Thy Kingdom Come

Now we’re getting to the good part…Over the last few weeks, we have waded knee deep into Revelation, and some of the territory we have covered was designed to give us the willies. As we sought to decode some of the nastier stuff in Revelation, I kept reminding you that all of Revelation was ultimately about hope. Hope in the face of the terrifying. Hope in the face of the distressing. Hope in the face of the brokenness of this world. This week’s passage is about what that hope is directed toward. The last few chapters of Revelation are beautiful. They are poetic dreams of the best of all hopes. This is what we have been working toward all along. Again, a reminder that these are not necessarily eye witness accounts of what the kingdom of God looks like, but this is John dreaming of the very best realities that he can imagine and seeing these as the jumping off

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Decoding 800 Pound Gorillas

So this week we return to Revelation! We are going to cover an awful lot of territory on Sunday, but there is a really important reason for that—there are several 800 pound gorillas camped out in the pages of Revelation. Unfortunately, the lectionary skips over said gorillas, but we aren’t going to let sleeping gorillas lie.   I wanted to touch on one of those gorillas here to prepare you for Sunday. Perhaps one of the most memorable images from revelation is the beast marked 666 (Revelation 13:11-18). This image captures so much of the imagination. Funny thing is, there are numerous beasts within the pages of Revelation, and this one is arguably not even the most important. Nonetheless, it is worth some attention to “decode.” So is this some hideous beast that will come about at the end times? No. This beast was emperor Nero. We can say that pretty definitively because of mistakes that we have caught in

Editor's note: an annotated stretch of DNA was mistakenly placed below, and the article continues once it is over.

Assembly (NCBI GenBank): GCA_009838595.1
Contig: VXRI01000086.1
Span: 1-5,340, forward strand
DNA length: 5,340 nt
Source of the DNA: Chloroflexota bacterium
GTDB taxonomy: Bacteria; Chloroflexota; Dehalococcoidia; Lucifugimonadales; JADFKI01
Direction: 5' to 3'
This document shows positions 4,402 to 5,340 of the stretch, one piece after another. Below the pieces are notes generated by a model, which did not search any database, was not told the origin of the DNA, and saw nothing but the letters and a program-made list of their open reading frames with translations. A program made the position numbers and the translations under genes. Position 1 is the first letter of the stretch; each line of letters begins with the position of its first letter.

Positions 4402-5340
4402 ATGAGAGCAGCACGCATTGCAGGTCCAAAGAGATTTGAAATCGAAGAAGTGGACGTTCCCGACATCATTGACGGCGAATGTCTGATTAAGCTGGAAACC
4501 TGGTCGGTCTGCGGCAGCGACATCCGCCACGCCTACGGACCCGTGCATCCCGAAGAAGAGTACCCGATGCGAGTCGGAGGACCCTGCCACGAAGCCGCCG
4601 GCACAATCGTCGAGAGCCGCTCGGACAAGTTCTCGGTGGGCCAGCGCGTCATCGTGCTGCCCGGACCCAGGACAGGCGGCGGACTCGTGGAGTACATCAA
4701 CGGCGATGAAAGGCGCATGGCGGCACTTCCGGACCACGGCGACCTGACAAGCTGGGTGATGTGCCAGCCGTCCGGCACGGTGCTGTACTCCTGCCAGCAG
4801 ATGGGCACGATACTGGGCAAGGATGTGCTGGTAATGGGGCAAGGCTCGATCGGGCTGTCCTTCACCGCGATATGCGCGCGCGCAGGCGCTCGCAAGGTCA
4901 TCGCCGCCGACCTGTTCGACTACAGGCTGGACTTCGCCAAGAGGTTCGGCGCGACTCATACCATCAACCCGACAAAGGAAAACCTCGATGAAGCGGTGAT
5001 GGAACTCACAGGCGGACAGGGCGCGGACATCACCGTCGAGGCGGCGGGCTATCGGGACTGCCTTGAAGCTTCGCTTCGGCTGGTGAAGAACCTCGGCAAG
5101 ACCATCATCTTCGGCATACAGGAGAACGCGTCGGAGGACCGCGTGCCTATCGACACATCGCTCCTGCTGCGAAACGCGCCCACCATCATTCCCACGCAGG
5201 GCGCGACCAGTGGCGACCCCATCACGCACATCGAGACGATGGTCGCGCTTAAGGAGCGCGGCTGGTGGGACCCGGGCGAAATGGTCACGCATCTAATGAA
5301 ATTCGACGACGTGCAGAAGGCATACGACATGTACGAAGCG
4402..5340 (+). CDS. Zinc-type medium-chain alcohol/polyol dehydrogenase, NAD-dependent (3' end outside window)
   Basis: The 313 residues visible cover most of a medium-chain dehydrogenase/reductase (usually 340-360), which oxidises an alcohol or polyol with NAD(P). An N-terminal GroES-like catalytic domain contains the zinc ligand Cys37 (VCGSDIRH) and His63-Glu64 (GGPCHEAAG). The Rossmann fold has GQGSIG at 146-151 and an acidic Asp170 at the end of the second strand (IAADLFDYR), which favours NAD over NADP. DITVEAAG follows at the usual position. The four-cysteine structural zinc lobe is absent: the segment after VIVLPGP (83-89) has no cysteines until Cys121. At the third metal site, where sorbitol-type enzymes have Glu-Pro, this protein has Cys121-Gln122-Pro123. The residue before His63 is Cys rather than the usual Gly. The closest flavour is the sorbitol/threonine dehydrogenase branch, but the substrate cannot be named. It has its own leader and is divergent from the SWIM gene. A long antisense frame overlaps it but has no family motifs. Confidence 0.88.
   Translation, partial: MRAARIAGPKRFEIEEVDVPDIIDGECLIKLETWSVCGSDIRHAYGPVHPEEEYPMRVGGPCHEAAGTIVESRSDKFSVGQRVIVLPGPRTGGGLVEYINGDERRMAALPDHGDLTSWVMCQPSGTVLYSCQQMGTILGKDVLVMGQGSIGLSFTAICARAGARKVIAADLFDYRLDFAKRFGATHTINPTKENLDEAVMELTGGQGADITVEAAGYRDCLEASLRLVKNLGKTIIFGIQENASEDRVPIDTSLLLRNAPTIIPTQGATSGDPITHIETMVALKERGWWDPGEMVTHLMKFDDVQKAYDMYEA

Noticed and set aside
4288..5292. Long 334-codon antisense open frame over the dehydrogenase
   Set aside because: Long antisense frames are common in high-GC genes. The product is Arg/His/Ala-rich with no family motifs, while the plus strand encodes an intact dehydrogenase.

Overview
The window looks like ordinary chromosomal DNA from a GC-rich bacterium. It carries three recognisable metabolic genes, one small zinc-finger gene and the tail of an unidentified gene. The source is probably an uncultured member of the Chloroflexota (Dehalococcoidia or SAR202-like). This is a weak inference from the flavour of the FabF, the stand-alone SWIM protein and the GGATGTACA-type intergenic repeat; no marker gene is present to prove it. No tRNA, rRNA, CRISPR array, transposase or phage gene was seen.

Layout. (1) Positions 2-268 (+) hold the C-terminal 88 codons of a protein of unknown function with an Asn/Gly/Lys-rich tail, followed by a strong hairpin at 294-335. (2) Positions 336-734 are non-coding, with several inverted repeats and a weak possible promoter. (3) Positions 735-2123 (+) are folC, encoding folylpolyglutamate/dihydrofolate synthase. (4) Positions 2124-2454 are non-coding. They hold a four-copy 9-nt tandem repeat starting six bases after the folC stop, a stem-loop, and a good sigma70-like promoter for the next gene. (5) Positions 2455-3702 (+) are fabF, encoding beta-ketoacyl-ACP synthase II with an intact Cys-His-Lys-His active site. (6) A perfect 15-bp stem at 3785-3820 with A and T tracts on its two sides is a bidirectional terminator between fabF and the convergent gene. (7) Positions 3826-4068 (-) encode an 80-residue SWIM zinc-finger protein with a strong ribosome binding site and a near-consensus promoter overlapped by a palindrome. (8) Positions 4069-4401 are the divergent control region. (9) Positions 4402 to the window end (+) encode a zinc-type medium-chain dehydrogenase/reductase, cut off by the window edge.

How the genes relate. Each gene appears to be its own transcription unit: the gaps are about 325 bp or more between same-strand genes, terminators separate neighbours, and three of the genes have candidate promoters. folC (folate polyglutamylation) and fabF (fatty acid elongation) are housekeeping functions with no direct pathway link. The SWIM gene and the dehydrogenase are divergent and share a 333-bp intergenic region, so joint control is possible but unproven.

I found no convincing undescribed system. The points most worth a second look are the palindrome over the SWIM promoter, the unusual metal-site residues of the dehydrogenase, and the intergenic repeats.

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god vs. God

I have been thinking a lot this week about why it matters that we stop thinking about Revelation as a book about the end of the world. I think the biggest reason to think differently about Revelation is the message that it sends about who God is. The god of the “Left Behind,” Premillenialist, doomsday predictors is a pretty nasty god. If this truly is who god is, than it is a god who looks more like the worst parts of humanity, rather than the best. This is a god who is more interested in power and wealth than the values that Jesus Christ represented in his time on earth, and simply does not jive with the Good News we have from the Gospels. On the other hand, if we understand that Revelation is not so much about the end of the world as it is about the metaphorical and symbolic depiction of all of the trials and tribulations and

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